WWF Standards, ESSF to guide support to wildlife law enforcement in Southeast Cameroon
WWF’s support for wildlife law enforcement aims to ensure greater security for elephants, great apes and pangolins that are critically threatened according to IUCN Relist, and procure benefits for indigenous people and local communities. This support is within the framework of the second phase of the project: « Towards zero wildlife crime in Boumba-Bek & Nki National Parks in TRIDOM Cameroon for elephant security and Indigenous People & Local Community benefits”.
The project was launched on September 12 in Bertoua, East Region, involving park managers, representatives of local CSOs, the Judiciary, Customs, the Police, the Cameroon Human Rights Commission and IP and Local Communities.
This project will be implemented through five key strategic interventions: Permanent presence in forest clearings as deterrent to poaching; strengthening effective surveillance and prosecution; improving informed advocacy and government accountability; enhancing community natural resources stewardship and compliance with human rights standards, and increased accountability and transparency in TRIDOM Cameroon.
It outlines WWF’s facilitation role and limits as guided by its Network Standards and Environmental and Social Safety Framework (ESSF) that will mitigate potential risks involved in anti-poaching activities, aimed at curbing wildlife criminality.
WWF will support surveillance and ecological monitoring in Boumba Bek and Nki National Parks (where a permanent presence strategy is helping to ward off poachers from targeting wildlife in the key forest clearings of Pondo and Ikwa) as well as promote economic livelihood activities.
Why the Elephant
For WWF, the forest elephant represents flagship wildlife species (including gorillas and pangolins) in the TRIDOM landscape that face grave threat posed by poaching. “Our part is to strengthen the role of MINFOF personnel and communities in the work they are doing to protect biodiversity and to define the framework for our support. We will work with all stakeholders in the law enforcement chain to ensure appropriate and effective application of the law, respect for human rights and benefits for indigenous people and local communities,” states Alain Bernard Ononino, WWF Congo Basin Wildlife Coordinator.
Besides park managers, civil society organisations and community-based groups will play vital roles in this project. “We will promote the rights of local people and reinforce their capacity in the exploitation and management of natural resources as well as their role in biomonitoring activities. Through the community complaint mechanism, we will denounce cases of abuse of their rights and follow up any such cases till we ensure that justice is done,” states Ankoh Angèle, Coordinator of NGO PERAD that is implementing the Complaint Mechanism in the TRIDOM Cameroon landscape.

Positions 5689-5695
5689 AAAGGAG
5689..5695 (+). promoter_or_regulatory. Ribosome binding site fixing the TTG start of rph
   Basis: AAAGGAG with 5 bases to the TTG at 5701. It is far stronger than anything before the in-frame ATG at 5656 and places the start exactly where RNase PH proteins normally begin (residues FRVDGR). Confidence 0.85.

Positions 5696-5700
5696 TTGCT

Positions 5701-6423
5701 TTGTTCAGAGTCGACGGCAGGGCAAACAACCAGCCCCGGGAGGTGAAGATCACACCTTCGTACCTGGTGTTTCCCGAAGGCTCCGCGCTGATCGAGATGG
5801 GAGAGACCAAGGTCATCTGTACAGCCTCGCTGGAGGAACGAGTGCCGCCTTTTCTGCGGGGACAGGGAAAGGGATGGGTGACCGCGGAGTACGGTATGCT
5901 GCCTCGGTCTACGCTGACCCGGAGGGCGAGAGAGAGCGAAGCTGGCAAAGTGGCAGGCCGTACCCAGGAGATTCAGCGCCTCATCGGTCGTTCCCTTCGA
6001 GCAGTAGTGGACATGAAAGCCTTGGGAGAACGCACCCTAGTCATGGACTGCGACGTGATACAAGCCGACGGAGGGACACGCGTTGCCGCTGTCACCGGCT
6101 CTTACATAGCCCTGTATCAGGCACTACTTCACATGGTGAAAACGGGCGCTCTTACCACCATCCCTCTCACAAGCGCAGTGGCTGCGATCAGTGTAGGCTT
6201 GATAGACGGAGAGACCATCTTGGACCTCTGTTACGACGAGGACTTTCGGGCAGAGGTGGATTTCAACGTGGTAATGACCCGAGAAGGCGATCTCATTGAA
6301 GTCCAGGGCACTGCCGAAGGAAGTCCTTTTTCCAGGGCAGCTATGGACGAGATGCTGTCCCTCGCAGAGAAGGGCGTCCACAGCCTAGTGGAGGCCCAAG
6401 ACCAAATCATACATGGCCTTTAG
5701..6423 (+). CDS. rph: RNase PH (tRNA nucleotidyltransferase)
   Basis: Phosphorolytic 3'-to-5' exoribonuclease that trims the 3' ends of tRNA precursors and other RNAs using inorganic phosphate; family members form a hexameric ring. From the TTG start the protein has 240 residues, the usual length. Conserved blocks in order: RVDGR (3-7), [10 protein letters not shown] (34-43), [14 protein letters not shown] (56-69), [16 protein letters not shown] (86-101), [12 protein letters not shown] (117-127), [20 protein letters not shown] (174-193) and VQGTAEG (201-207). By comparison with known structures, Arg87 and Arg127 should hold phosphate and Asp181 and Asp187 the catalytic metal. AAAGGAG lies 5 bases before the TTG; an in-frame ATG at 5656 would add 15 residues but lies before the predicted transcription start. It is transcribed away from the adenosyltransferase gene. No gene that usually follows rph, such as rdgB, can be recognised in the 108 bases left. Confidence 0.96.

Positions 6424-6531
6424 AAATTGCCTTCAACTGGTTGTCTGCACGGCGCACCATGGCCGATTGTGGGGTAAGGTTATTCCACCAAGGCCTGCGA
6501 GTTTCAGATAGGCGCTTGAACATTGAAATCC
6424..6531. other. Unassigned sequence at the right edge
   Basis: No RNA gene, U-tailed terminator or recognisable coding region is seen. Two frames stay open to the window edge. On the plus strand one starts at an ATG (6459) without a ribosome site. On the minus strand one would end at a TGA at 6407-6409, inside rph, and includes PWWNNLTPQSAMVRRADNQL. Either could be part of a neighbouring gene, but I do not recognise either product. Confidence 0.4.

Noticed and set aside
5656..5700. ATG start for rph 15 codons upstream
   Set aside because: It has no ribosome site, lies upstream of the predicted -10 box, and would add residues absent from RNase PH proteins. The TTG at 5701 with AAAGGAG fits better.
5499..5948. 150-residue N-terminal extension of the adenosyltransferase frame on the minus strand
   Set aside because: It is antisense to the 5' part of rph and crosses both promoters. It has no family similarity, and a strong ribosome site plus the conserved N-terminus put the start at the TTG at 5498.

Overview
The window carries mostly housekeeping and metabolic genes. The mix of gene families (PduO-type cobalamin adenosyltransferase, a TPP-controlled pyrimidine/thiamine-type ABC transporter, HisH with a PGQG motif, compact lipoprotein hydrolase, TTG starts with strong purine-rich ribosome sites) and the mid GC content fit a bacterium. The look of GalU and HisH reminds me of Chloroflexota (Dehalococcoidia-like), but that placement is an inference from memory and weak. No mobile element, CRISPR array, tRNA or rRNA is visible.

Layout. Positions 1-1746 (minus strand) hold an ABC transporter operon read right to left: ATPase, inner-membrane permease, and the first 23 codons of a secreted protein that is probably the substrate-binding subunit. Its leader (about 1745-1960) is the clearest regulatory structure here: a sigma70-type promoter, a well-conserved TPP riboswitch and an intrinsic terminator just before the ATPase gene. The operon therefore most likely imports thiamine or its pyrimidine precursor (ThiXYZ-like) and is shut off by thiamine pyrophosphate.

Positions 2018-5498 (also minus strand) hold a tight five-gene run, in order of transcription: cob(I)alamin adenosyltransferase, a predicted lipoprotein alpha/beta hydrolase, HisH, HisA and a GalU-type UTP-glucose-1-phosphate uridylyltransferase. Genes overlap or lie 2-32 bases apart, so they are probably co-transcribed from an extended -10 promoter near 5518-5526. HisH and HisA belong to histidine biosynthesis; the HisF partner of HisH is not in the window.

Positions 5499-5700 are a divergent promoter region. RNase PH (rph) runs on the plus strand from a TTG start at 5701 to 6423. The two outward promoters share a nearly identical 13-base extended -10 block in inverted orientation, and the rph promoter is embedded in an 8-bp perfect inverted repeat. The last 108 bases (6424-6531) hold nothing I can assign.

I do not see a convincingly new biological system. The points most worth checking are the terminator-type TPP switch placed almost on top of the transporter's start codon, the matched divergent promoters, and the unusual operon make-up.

NGOs will also take advantage of the MoU between the Baka and Cameroon forestry administration to enable the Baka to exercise their traditional and access right to natural resources, Angele adds.
For Denis Achille SOJA, Coordinator of GIC KODENZOP, a community-based organization that covers 35 villages around the Nki National Park and the Ngoyla Wildlife Reserve, his organization will take charge of sensitizing local community members on their responsibility in stemming illegal activities, while accompanying eco-guards in ecological monitoring and surveillance activities in the park.
“In the first phase of the project, the communities were well integrated in field activities, particularly biomonitoring. We received support from WWF to enable us participate in the process. We hope to play an even greater role in this phase to ensure that our resources are better preserved and that we derive benefits from them,” Achille adds.
Rich but threatened
The TRIDOM landscape is rich in wildlife, with populations of elephants, great apes, pangolins, buffalo, duikers and leopards. Unfortunately, these iconic species continue to disappear at an alarming rate due to poaching and the illegal wildlife trade. A wildlife inventory report published by WWF in 2015 revealed more than 80% loss of the elephant population in Cameroon segment of TRIDOM. Factors contributing to this situation include ineffective law enforcement due to low operational capacity of law enforcement agencies, insufficient financial and logistical efforts by the government to combat poaching, and the lack of long-term and sustainable funding for anti-poaching efforts.
The WWF commitment comes at a time that upsurge in poaching is threatening to decimate the remaining surviving elephants in the forest, which could have repercussions on the forest ecosystem and the survival of other species. Communities living around these protected areas are most impacted by wanton killing of elephants considering their gardening role in regenerating vital tree species important for the local people.
WWF will therefore boost the work of park managers and local communities in maintaining a permanent presence system in key clearings in Nki and Boumba-bek NP to deter poaching, strengthen the capacity of eco-guards, law enforcement agencies and judicial officers to detect and prosecute wildlife offences and effectively enforce court decisions. WWF will advocate for appropriate conservation policy actions on the part of government to combat poaching and illegal trade.
“At a time that parks are facing a challenge of dwindling and insufficient funds for anti-poaching, the project will boost the operational capacities of park managers in dealing with the problem of poaching,” states Azangue Georges, Conservator of Boumba Bek National Park.